So, that’s the advantage of short stacks. It’s mathematical and it’s obvious. Against opponents of equal skill, you’re better off playing against larger stacks. Don’t get sidetracked by the argument that you won’t be able to get maximum value from a big hand. When players are equal, you’re just as likely to be punished in a big-money confrontation as you are to conquer.

It’s only when you have more skill than you opponents that you should entertain the notion of having the biggest stack. Then it’s helpful, assuming your bankroll can absorb the higher fluctuations you’ll probably encounter. Oddly, because of those fluctuations, you sometimes can afford to play larger no-limit games with a moderate stack than smaller no-limit games with a big stack.

So, big skill often merits a big stack. But when your skill advantage isn’t significant or you want a stable bankroll, small stacks are fine. In fact, in no-limit, you might even consider quitting a game just because your stack has grown large and another player with an equally big stack is putting you in jeopardy. Then you’re at a disadvantage because you have too many chips.

Disadvantage 2: Silence

Laughter is what I look for in a poker game. When players are having fun, they’re often playing more for entertainment than profit. And there’s nothing wrong with playing poker for fun, if you can afford to do it.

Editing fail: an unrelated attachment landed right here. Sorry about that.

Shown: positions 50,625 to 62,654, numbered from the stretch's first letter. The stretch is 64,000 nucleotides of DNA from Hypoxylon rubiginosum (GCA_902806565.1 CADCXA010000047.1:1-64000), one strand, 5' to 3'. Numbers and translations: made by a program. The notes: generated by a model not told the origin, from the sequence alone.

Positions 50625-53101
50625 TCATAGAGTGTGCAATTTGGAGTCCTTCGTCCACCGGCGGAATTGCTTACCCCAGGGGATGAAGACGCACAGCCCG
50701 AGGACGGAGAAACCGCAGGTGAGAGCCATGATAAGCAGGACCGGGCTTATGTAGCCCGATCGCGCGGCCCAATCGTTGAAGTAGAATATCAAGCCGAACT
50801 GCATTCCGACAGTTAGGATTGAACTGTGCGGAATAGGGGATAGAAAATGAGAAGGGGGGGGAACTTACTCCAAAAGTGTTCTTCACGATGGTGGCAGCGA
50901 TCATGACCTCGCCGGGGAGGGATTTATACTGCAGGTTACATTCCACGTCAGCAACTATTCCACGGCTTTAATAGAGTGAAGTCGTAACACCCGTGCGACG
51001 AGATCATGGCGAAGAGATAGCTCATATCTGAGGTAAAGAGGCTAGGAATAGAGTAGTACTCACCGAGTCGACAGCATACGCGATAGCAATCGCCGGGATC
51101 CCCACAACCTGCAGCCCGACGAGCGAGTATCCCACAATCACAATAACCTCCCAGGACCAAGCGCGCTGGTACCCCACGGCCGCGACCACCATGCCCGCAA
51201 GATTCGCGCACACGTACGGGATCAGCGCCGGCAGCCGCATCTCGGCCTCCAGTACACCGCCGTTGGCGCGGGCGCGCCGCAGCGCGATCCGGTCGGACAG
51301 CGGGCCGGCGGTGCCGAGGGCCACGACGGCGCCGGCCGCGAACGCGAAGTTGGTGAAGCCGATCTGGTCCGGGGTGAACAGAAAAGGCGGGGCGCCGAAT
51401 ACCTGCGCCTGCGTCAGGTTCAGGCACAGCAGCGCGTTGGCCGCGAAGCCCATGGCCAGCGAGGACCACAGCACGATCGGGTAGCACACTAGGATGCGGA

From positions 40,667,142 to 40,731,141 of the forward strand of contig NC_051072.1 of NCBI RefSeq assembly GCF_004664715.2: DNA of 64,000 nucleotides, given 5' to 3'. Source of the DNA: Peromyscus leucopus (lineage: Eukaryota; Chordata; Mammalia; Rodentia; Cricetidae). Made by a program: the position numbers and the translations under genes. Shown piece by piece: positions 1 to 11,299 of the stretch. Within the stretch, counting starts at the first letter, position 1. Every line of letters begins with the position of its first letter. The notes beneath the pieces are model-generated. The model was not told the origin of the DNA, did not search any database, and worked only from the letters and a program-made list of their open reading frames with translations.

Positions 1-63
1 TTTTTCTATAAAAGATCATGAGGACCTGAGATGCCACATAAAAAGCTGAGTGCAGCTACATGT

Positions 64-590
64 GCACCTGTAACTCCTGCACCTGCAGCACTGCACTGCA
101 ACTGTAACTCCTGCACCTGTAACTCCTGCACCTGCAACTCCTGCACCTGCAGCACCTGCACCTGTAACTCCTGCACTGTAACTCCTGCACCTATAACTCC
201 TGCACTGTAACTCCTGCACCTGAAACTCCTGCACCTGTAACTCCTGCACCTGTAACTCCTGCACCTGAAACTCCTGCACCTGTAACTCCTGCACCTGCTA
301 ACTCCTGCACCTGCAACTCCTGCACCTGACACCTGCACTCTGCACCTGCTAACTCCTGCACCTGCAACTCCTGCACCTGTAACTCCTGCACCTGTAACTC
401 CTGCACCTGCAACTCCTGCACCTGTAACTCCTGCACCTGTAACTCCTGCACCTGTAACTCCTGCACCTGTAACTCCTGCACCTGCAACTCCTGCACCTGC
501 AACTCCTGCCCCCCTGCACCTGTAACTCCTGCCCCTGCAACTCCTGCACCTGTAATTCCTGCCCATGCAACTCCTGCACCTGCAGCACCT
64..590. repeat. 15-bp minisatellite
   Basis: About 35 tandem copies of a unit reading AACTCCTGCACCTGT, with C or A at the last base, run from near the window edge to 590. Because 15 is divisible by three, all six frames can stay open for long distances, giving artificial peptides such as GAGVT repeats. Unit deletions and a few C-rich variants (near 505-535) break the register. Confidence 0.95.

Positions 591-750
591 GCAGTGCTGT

That’s why I’m never critical of weak opponents. I don’t think of them as “fish” or “suckers.” They’re just people playing poker for a different reason than I am.

And those people who are playing poker for a different reason, usually just for entertainment, have something in common. They tend to be more relaxed and sociable and to laugh a lot. That’s why I can normally find a profitable game, just by listening for laughter. Fine. But what if there’s no laughter. What if there’s only silence?

Well, silence is the sign of serious poker. And serious opponents, even if they’re not as good as you are, won’t supply the most profit. You might be able to beat them, but usually not by enough to make the excursion worthwhile. Seek another game.